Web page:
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  • Angela Hursh

    ca. 1795. The floral pattern and the ruffles around the collar are so pretty.

  • Jackie Desiraye Ramos

    Round gown, 1795-1799, collection of the Victoria and Albert Museum. From the end of the 18th century onwards, patterns became smaller, closer together, and more regular.

  • Ista dePlume

    Victoria & Albert Museum, item T.355-1980; 1795-99, block printed cotton. The dress is styled with a high-waisted , fitted bodice, which fastens centrally. The neck, which is trimmed with a 1" frill of matching material, is rounded a the back and V-shaped at the front. The bodice is lined with white cotton which extends 1/3 of the way down the full length tapered sleeves.

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Round Gown ca. 1795; Met 1979.20a-g. Ensemble includes gown, separate stays, sleeveless spencer, and separate sleeves (probably left over from an earlier styling of the gown), all from the same striped silk satin fabric. The shape and length of the train and the hem facing are clearly seen in this flat view. A CF skirt seam splits the embroidery. The bodice has a CF opening with drawstrings at both neck and waist. Neckline drawstring extends to the small back piece.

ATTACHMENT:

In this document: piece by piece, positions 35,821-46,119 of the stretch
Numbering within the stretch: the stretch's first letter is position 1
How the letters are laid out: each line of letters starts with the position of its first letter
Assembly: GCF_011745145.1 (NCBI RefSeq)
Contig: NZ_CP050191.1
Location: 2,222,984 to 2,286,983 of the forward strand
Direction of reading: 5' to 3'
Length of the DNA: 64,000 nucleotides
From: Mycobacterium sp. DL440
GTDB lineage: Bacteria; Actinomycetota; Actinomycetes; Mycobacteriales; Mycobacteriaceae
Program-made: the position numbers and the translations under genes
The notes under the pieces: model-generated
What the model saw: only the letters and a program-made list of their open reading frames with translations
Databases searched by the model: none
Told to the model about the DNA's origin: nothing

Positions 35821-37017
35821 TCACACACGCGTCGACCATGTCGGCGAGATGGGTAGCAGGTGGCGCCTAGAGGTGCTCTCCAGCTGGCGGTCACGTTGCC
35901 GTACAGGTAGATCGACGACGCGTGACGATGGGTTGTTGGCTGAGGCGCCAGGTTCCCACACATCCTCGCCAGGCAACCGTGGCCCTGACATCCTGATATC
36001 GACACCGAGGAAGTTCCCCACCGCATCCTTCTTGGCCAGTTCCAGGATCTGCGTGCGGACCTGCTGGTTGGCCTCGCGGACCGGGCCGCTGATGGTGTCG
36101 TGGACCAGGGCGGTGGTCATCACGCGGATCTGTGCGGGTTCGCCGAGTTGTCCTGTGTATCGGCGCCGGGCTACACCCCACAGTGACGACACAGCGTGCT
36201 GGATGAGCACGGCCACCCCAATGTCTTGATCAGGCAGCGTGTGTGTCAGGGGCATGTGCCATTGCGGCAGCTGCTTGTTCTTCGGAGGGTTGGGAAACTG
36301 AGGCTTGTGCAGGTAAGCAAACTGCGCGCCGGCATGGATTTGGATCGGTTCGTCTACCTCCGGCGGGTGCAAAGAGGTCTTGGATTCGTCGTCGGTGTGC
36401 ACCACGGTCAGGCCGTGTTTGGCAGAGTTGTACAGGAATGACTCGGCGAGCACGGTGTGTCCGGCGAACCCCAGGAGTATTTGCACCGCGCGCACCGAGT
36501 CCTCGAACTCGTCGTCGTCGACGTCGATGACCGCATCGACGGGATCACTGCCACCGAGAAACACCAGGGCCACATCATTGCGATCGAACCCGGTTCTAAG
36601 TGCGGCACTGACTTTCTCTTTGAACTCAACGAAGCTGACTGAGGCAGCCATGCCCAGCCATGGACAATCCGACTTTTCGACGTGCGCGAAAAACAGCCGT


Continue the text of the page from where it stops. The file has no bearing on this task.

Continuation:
Round Gown ca. 1795; Met 1979.20a-g. Ensemble includes gown, separate stays, sleeveless spencer, and separate sleeves

Dress (Round Gown), ca. 1795, Italian, silk & linen - in the Metropolitan Museum of Art [Many great close-up photos of this dress, including inside lining of the bodice.]

Dress ca. 1795 via The Kyoto Costume Institute

Muslin wrap dress, origin unknown, 1795-1800. White Indian ikat muslin. Courtesy of the Kyoto Costume Institute

Old Rags, lot's of info on antique clothing on this site

Round Gown: ca. 1795, Italian, silk taffeta brocade decorated with embroidery and sequins, trimmed with fly fringe and tassels. "Around the 1789 French Revolution, the Rococo period's extravagant dresses of brilliant hues changed, becoming simple, white dresses. In this period, the "round gown" appeared, and at the beginning of the 19h century, during the transition to the wildly popular white muslin dress, is when high-waist, one-piece dresses, as shown here, were in vogue."

Round gowns, Winter 1799 :: Fashion Plate Collection, 19th Century

Dress (round gown)c. 1795-Italy White muslin one-piece dress with long train; blue and brown cotton and silver embroidery of plant patterns; shirring at top of front; lace decoration around neckline

Gown, late 1790s. American or European. Cotton. Met, 1995.5.5. [Extra fabric at front bodice probably wrapped or drawn up and pinned to the neckline, like a ruffle or collar. Center Front opening for the dress.]